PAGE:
At 6.30pm we were due for our dinner, provided by our resort. However, as our match with MidKent was finishing, a tribe of Maasai warriors interrupted us. Yes MAASAI WARRIORS, in full headgear, outfit, jewellery and spears. We thought that they needed the land for practicing for further celebrations of Independence Day. We were wrong! They wanted a match!
So off came the headgear etc. and they were ready! We teamed with MidKent College to make one team against the Warriors! Again, after a 30 minute match, we won 4-2, myself scoring 2 goals. Although they lost, the Maasai warriors were amazing, a good set of men who enjoyed playing football. Although I am biased, because I love the sport, football is a universal game that brings people together. They couldn’t speak English and we couldn’t speak their tribal language, but football was the communication. This was an amazing experience that I will NEVER EVER forget. It was very emotional. Before we both left, the warriors performed their tribal dance and we joined in with them.
Now, I’m ready for tomorrow and returning to St. Trizah School to continue building the classrooms.
Today (Thursday) we arrived back at St. Trizah School to continue the big build. However on our return we noticed that the mission had got a lot bigger. Not only are we needing to build two new classrooms, but also now complete three other classrooms, not the one we originally thought! Game on!
One thing that I have learnt from my past three visits to Kenya, is how great it is working with the Kenyan builders. The foreman, Dan, has improved his English massively since last year and has been telling us about his life, his upcoming divorce and marriage and his credentials. A thoroughly nice guy. It’s fascinating to see that he has a stammer in Swahili, but not English! Although the other builders can not speak English, we communicate using signals and actions. It shows that you don’t always need words to get a message across.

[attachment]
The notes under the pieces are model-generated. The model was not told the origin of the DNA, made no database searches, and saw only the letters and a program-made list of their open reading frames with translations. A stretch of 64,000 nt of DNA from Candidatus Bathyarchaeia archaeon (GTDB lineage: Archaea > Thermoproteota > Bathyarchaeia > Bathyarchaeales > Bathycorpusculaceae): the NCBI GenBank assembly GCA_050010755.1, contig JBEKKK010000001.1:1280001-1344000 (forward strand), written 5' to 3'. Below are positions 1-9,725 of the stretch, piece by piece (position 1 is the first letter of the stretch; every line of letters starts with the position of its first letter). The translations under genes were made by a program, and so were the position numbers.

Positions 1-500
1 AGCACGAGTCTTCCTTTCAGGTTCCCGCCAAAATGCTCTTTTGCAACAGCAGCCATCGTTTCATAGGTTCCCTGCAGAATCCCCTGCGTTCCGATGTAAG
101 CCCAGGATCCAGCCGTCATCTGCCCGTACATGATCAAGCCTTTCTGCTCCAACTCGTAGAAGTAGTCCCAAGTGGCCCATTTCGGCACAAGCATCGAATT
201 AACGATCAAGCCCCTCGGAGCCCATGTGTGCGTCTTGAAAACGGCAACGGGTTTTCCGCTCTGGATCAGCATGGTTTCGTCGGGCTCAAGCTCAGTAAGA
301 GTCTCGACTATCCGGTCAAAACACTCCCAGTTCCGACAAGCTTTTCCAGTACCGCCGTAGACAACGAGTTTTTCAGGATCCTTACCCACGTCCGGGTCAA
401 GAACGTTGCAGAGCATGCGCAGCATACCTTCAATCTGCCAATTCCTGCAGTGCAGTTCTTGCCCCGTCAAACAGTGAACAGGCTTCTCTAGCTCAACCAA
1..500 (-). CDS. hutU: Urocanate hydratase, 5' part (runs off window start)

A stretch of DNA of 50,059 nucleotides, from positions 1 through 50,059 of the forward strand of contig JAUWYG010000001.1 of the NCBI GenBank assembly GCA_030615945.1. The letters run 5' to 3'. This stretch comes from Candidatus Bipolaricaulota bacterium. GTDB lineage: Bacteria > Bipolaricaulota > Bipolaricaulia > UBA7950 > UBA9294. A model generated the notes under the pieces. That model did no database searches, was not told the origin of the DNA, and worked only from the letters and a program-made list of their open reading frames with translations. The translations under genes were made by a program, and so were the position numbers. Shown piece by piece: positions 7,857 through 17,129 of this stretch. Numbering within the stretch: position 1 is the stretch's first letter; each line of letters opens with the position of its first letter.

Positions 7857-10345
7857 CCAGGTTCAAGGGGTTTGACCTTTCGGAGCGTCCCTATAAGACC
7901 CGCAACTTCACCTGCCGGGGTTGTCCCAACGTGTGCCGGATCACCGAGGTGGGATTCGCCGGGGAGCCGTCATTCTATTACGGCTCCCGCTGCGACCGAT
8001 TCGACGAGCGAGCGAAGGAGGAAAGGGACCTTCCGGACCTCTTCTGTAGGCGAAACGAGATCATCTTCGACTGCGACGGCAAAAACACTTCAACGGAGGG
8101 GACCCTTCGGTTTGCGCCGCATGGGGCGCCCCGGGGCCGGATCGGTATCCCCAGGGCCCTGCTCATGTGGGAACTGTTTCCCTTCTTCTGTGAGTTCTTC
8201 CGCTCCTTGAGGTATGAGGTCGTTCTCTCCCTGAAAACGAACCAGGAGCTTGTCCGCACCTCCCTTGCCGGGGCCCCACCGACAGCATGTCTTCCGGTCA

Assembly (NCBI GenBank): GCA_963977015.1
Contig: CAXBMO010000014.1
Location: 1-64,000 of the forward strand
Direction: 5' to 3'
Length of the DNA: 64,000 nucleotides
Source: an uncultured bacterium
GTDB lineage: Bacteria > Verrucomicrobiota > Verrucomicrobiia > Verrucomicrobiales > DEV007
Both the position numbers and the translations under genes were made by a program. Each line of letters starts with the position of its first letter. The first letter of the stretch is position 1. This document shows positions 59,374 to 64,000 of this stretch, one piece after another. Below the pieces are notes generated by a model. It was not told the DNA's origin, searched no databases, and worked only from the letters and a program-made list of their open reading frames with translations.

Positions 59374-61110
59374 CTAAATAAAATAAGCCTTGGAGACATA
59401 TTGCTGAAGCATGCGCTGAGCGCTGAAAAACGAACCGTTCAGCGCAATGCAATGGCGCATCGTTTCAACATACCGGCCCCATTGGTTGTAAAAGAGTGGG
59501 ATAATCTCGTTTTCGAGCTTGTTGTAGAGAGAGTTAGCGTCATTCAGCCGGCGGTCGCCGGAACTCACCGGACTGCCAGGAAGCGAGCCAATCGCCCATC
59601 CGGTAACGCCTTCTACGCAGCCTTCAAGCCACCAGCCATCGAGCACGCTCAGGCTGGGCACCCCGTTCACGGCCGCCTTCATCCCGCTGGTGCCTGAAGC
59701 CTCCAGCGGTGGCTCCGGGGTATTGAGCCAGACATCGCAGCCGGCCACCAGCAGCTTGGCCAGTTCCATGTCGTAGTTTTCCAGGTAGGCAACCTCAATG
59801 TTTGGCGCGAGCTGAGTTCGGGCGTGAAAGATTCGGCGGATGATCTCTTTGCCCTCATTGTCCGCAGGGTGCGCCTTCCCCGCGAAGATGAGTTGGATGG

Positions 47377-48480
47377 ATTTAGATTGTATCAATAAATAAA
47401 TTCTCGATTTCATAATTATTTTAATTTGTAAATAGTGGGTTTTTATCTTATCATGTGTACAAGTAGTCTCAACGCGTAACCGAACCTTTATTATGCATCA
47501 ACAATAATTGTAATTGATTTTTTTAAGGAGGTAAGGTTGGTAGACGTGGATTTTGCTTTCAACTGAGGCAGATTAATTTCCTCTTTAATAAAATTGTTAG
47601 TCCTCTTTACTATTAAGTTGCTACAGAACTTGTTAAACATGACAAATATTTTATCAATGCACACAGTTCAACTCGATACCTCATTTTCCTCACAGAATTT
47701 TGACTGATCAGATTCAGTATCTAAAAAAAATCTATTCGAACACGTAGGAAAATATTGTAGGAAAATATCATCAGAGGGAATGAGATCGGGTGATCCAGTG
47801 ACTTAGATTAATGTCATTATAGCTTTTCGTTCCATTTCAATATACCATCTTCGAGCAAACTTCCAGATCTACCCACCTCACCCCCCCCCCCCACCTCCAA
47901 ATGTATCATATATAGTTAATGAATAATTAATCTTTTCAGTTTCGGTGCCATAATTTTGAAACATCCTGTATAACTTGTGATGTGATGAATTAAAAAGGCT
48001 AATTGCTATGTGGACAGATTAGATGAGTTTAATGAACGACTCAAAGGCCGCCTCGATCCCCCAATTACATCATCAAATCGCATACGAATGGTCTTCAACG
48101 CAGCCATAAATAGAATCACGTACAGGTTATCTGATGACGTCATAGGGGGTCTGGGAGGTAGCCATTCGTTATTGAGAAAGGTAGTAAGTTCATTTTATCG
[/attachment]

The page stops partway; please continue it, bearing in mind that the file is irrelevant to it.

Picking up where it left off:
My job for the morning was to hit many hammers into the wooden posts that are holding together the frame and roof of the classroom. The reason for this is that it is then cemented gripping the nails into place. This strengthens the structure of the whole building.
During the afternoon, I took another class, this time an English lesson. I decided that I wanted to know about the 25 children a little more. So I wrote on the board the following:
- My name is _
- I am _ years old
- I live with my _
- When I leave school I would like to be a _ because _
Each child had to then write the questions and their answers in their books and read them out in class. What came across is that each child has ambitions; doctors, teachers, pilots, policeman, even a baker. But for me personally, it was heartbreaking to hear that only 2 children, out of 25, live with their parents. They live with one parent, grandparents or other relatives. Unfortunately, that’s the normality of the 1.7 million people currently living in the slums of Nakuru.